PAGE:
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The French Connection: Libya Seeking Arms Deals

"...there have been widespread reports in recent days that France and Libya have signed a Memorandum of Understanding covering arms deals worth up to EUR 4.5 billion, including the first foreign sale of the Rafale fighter. Has France learned the lessons of Morocco and Saudi Arabia? Can the Rafale find an export home at last? Will the deals come to fruition? DID reports."
13-Dec-2007 19:53

"Africa: The Next Defense Market Opportunity?" discussed Forecast International's look at some very specific opportunities in that continent – one of which was Libya. Libyan ruler Muammar Gadaffi has shifted his country from rogue state status in the 1970s and 1980s, to a policy that completely disclosed the surprising progress of their weapons of mass destruction programs and sought normalized relations with the western world. In 2004 the European Union lifted a 1986 arms embargo against Libya, and in 2006 the USA restored full diplomatic relations. Many credit in part the influence of his son Saif al-Islam [BBC interview | TIME article], whose graduate degrees the University of Vienna and the London School of Economics reportedly included work studying transitions from rentier states and dictatorships to free market societies; he is currently working with Michael Porter to this end.

Libya's military has traditionally been Soviet supplied, alongside some equipment from France. The demise of the Soviet Union, the 1990s drop in oil prices, and Libya's pariah status all combined to choke military modernization – but Libya's new political direction, and the rise in oil prices, are changing that. Unsurprisingly, there have been widespread reports in recent days that France and Libya have signed a Memorandum of Understanding covering arms deals worth up to EUR 4.5 billion, including the first foreign sale of the Rafale fighter. Has France learned the lessons of Morocco and Saudi Arabia? Can the Rafale find an export home at last? Will the deals come to fruition? DID reports.

Defense Aerospace reports that the MoU covers: 14 Dassault Aviation Rafale combat aircraft and associated weapons, modernization of some of Libya's Mirage F-1C fighters, a mix of Eurocopter Tiger, EC725 and AS550 Fennec helicopters, Ceasar truck-mounted 155mm howitzers, a mix of VAB, Sagaie, and VBL wheeled armored vehicles, fast patrol boats, and air defense radars. Other coverage gas included Agence-France Presse, Thomson Financial, Haaretz, et. al.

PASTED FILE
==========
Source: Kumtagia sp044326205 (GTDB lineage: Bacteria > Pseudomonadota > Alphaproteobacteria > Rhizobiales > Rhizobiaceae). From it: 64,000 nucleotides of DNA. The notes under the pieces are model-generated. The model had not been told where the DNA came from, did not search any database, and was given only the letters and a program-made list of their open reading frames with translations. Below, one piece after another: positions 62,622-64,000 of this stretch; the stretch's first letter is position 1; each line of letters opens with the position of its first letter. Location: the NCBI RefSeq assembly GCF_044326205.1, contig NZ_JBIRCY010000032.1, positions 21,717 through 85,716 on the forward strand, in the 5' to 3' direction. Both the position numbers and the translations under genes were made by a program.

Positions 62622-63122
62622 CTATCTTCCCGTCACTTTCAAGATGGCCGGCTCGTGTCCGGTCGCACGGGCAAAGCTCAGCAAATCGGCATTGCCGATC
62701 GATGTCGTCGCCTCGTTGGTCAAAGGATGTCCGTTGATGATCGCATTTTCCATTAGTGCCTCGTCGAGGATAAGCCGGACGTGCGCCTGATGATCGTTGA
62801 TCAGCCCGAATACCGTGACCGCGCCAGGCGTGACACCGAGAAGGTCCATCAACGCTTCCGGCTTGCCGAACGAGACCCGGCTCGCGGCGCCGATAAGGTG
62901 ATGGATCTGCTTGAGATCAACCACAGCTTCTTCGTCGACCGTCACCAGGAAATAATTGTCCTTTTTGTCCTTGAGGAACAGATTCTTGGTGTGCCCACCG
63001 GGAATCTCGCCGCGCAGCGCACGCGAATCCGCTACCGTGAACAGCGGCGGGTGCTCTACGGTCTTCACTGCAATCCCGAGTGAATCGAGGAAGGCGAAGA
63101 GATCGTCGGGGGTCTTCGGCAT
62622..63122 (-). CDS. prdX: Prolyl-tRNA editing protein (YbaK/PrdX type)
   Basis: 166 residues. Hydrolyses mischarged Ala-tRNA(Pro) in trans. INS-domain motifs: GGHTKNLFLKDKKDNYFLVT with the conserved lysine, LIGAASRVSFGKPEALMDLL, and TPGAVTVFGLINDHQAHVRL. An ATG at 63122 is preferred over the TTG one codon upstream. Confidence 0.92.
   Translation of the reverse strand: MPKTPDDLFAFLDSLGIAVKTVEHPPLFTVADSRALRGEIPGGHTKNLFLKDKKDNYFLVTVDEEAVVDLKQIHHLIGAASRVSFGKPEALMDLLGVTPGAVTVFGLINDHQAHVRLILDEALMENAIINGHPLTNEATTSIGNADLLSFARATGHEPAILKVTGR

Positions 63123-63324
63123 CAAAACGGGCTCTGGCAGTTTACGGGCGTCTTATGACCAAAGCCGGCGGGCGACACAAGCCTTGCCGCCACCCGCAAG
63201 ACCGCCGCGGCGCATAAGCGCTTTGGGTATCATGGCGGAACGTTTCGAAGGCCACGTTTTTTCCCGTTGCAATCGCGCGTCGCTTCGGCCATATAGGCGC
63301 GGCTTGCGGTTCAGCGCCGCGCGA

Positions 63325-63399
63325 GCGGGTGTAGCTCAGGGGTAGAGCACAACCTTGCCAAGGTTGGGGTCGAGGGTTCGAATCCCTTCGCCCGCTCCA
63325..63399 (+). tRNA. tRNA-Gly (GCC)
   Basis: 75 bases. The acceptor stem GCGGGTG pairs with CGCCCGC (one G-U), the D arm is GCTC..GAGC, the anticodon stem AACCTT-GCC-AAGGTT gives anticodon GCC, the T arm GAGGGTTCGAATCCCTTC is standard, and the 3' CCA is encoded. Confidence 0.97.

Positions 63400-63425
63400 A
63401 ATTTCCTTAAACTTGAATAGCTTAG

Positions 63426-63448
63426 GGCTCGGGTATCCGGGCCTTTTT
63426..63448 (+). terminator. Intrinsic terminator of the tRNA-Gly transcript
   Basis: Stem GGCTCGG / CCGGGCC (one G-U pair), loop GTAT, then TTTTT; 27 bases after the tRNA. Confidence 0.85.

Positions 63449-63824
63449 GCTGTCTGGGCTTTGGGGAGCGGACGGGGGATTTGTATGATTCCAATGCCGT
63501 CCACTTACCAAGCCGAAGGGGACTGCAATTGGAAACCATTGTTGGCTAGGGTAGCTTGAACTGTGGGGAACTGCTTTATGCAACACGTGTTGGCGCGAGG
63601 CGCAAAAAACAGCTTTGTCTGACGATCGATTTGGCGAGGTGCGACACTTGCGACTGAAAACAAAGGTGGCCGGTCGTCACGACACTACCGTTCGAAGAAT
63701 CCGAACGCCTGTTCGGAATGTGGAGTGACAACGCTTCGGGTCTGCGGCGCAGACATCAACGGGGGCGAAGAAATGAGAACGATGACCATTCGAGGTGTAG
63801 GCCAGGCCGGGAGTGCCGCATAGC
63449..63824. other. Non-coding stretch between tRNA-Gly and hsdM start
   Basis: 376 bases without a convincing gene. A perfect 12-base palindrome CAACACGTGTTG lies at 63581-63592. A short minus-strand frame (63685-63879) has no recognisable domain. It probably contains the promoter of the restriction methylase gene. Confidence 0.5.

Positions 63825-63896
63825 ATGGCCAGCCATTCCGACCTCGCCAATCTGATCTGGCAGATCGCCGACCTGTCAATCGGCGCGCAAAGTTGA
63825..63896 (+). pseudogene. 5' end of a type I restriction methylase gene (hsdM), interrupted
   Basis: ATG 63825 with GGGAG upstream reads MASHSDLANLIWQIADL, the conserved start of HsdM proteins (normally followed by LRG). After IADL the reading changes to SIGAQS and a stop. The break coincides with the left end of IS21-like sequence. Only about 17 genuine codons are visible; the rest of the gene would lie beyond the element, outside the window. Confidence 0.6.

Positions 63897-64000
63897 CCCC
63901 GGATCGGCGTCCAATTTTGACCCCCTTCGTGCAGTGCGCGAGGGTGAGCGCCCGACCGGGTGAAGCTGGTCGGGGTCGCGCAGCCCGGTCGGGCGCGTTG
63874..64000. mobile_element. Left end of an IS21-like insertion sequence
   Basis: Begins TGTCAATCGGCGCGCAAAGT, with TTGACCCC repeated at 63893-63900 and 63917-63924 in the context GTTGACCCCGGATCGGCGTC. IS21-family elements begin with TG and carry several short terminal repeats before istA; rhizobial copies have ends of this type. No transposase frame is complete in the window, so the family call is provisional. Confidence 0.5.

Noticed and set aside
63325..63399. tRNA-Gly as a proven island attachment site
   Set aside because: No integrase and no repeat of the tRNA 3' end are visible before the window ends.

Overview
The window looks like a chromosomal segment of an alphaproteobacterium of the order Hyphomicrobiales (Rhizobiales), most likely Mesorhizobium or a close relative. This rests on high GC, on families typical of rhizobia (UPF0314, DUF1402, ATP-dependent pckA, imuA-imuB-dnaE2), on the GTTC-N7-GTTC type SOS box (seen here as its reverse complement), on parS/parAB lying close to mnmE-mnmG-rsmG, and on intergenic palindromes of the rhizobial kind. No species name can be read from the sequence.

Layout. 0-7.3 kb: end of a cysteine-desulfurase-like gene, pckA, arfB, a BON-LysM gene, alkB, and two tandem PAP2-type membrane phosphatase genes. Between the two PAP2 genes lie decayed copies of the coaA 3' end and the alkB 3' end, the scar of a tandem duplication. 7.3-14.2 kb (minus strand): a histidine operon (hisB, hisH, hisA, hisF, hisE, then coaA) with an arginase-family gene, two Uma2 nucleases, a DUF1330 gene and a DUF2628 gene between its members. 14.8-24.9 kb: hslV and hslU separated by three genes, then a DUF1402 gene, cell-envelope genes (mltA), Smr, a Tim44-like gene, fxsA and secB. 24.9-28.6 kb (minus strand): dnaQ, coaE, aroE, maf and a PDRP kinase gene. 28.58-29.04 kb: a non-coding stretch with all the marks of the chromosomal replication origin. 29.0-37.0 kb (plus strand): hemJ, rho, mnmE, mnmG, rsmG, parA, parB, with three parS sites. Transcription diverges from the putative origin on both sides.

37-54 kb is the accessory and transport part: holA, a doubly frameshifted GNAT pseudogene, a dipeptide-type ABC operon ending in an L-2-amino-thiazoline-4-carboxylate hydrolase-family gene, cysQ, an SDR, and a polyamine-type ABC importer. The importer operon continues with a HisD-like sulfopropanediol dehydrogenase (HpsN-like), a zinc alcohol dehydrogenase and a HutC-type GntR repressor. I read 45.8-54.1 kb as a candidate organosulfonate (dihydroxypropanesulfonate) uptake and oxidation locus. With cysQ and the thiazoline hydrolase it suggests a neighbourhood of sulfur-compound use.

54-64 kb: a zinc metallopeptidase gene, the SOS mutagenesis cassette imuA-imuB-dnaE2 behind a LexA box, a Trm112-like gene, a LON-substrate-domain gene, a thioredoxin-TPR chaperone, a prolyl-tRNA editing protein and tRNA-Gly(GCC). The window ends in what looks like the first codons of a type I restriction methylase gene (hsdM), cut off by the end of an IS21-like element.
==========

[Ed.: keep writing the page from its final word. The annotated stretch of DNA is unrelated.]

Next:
Reuters reports Dassault CEO Charles Edelstenne as saying that:

"The governments signed a memorandum of understanding and that includes the opening of negotiations about the Libyan government buying 14 Rafale planes. That has been approved by Muammar Gadaffi…. There is now a period for negotiations, we have set ourselves a deadline of the early July, late June to arrive at an agreement. The number of 14 is fixed, now we need to negotiate the price … the contract clauses, the payment conditions…."

On the other hand, Le Figaro pointedly withdrew its story concerning the Rafale purchase:

"The paper said it had wrongly interpreted information and would not publish the report in later editions…. There will be no substitute story."

What does seem clear is that Libya is interested in military modernization, and that it has expressed genuine interest in French equipment. Negotiations do not mean a final sale, however, and other countries will be looking for opportunities to elbow in and fill these needs. Russia is always a potential competitor, for instance, and a removal from the USA's blacklists could introduce the same dynamic of buying cheaper used F-16s that proved fatal in Morocco.

A French sale offers distinct political advantages over Russian options, as it represents a visible sign of Libya's increasing international acceptance that a sale from Russia cannot match. It also restores a set of relationships that were already in place, which is always easier to do than beginning new ones. All the same, the next 6-9 months must feature no sales gaffes of the type that killed the Moroccan Rafale deal, and no over-bundling of equipment of the type that helped kill the Saudi Rafale deal. That effort will be the first test of new President Sarkozy's recent moves to streamline French arms exports – and real political prestige will be on the line if it fails.

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